(#2 (permalink)) Old
Bubbly751 Offline
Member
Regular TeenHelper
*****
 
Bubbly751's Avatar
 
Name: Sarah
Age: 23
Gender: Female
Location: Nebraska

Posts: 352
Blog Entries: 22
Join Date: June 16th 2010

Re: Vasovagal Syndrome - July 24th 2012, 04:23 AM

So sorry to hear about your situation!
Something to consider is state law, some states will withhold your license if you have a condition that causes fainting. I have had two close friends/family member who lost driving privileges because of fainting. I don't know about your state though.


Feel free to PM or VM me

Sh free since 7/10/16

I've been here for 3 years and counting!!
   
  (#3 (permalink)) Old
Stupidity Kills
Outside, huh?
**********
 
OMFG!You'reActuallySmart!'s Avatar
 

Posts: 4,500
Blog Entries: 10
Join Date: December 19th 2009

Re: Vasovagal Syndrome - July 24th 2012, 05:16 AM

In medical terminology, fainting or sudden loss of consciousness is called syncope. There are different types of syncope, one of which is vasovagal syncope. This refers to the mechanism that produces the syncope, however, there is a physiological mechanism(s) that underlies the mechanism that produced the syncope all dealing with the connection between the nervous and cardiac systems (through the cranial vagus nerve). I don't know the results of your tests but it's either due to a sharp increase or decrease in blood pressure, so there could be POTS, orthostatic hypotension, or a psychological cause of stress or a specific "trigger". If you know what the trigger(s) are for you, then you can work toward slowly handling them.

I don't know much of the US laws but in Canada, your driver's license can be suspended due to medical reasons, such as if you have a seizure disorder that resulted in repeated hospitalizations. You can get it returned if a medical doctor that treated you reports to the ministry of transportation and the government doctors approve.

If your driver's license isn't suspended though, then it's a question of whether you're able to get to common places (i.e. work, shopping, etc...) using public transit, car-pooling or by foot. If you know specifically what the particular cause of the vasovagal syncope is, then you can look toward getting it treated and continuing to drive. Additionally, you could try to go through a psychological routine of calming down if the cause is more psychological. It may not prevent you from fainting but hopefully it could buy you a few extra seconds to have the presence of mind to press the four-way flasher, slow down and get close to or onto the shoulder. If the syncope gets more frequent and you cant figure out why, then you may need to go onto medications and at that point, I'd seriously consider whether you would drive, at least while you're trying different medications.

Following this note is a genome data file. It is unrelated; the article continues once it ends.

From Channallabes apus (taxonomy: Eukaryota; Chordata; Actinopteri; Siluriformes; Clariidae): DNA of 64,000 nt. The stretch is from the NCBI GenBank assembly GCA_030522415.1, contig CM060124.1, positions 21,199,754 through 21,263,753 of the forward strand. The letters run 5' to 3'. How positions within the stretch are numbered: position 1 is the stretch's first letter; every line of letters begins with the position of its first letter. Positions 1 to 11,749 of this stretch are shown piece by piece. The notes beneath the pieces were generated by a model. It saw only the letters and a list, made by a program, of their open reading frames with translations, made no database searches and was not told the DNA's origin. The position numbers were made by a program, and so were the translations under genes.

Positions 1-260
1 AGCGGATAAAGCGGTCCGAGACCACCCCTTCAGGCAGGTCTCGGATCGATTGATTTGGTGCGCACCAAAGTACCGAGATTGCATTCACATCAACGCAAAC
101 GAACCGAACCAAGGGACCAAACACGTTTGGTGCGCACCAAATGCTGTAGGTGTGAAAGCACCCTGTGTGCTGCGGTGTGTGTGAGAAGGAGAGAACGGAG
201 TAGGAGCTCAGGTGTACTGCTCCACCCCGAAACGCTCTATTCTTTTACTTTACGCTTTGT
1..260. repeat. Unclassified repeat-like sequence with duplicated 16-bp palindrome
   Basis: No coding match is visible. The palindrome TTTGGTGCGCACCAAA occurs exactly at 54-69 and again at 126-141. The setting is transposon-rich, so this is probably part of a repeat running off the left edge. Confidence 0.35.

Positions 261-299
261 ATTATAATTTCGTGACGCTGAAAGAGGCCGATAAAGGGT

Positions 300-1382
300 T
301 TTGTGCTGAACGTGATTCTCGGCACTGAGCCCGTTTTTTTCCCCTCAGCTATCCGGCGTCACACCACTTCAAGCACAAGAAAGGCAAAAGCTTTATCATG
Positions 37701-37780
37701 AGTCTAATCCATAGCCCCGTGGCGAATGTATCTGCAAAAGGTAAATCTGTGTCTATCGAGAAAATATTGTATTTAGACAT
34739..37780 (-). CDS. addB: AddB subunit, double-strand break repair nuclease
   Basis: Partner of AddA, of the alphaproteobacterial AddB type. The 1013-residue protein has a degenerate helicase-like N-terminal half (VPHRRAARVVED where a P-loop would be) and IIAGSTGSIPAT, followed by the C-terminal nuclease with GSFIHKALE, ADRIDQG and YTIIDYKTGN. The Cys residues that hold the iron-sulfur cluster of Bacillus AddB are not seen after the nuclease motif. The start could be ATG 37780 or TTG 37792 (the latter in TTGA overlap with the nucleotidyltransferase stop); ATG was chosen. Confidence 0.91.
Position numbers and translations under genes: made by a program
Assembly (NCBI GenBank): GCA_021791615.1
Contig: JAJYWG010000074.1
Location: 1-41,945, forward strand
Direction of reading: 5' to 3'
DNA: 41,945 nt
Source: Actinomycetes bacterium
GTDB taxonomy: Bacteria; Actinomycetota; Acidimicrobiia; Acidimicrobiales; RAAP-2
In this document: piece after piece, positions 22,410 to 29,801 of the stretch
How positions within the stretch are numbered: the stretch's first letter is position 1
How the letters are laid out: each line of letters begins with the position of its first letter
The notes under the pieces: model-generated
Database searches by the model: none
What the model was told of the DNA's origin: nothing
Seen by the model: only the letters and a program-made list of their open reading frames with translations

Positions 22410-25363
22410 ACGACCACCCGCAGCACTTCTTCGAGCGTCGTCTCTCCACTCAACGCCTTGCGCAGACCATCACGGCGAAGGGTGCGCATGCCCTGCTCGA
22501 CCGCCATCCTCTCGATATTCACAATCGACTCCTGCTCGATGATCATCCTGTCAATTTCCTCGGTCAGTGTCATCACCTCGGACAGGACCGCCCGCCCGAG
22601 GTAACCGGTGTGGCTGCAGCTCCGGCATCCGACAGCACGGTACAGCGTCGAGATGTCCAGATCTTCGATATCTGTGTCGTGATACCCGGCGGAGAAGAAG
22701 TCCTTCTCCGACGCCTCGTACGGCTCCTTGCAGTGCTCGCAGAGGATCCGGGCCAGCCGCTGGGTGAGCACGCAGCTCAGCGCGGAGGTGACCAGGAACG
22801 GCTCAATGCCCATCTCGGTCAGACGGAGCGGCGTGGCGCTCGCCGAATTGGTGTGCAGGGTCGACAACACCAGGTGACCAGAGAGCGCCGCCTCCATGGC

I can rip you off, and steal all your cash, suckerpunch you in the face, stand back and laugh. Leave you stranded as fast as a heart-attack.
- Danko Jones (I Think Bad Thoughts)
   
1 user(s) liked this post or found it helpful.
Closed Thread

Bookmarks

Tags
syndrome, vasovagal

Thread Tools Search this Thread
Search this Thread:

Advanced Search

Posting Rules
You may not post new threads
You may not post replies
You may not post attachments
You may not edit your posts

BB code is On
Smilies are On
[IMG] code is On
HTML code is Off
Trackbacks are Off
Pingbacks are Off
Refbacks are Off




All material copyright ©1998-2019, TeenHelp.
Terms | Legal | Privacy | Conduct | Complaints

Powered by vBulletin®.
Copyright ©2000-2019, Jelsoft Enterprises Ltd.
Search engine optimization by vBSEO.
Theme developed in association with vBStyles.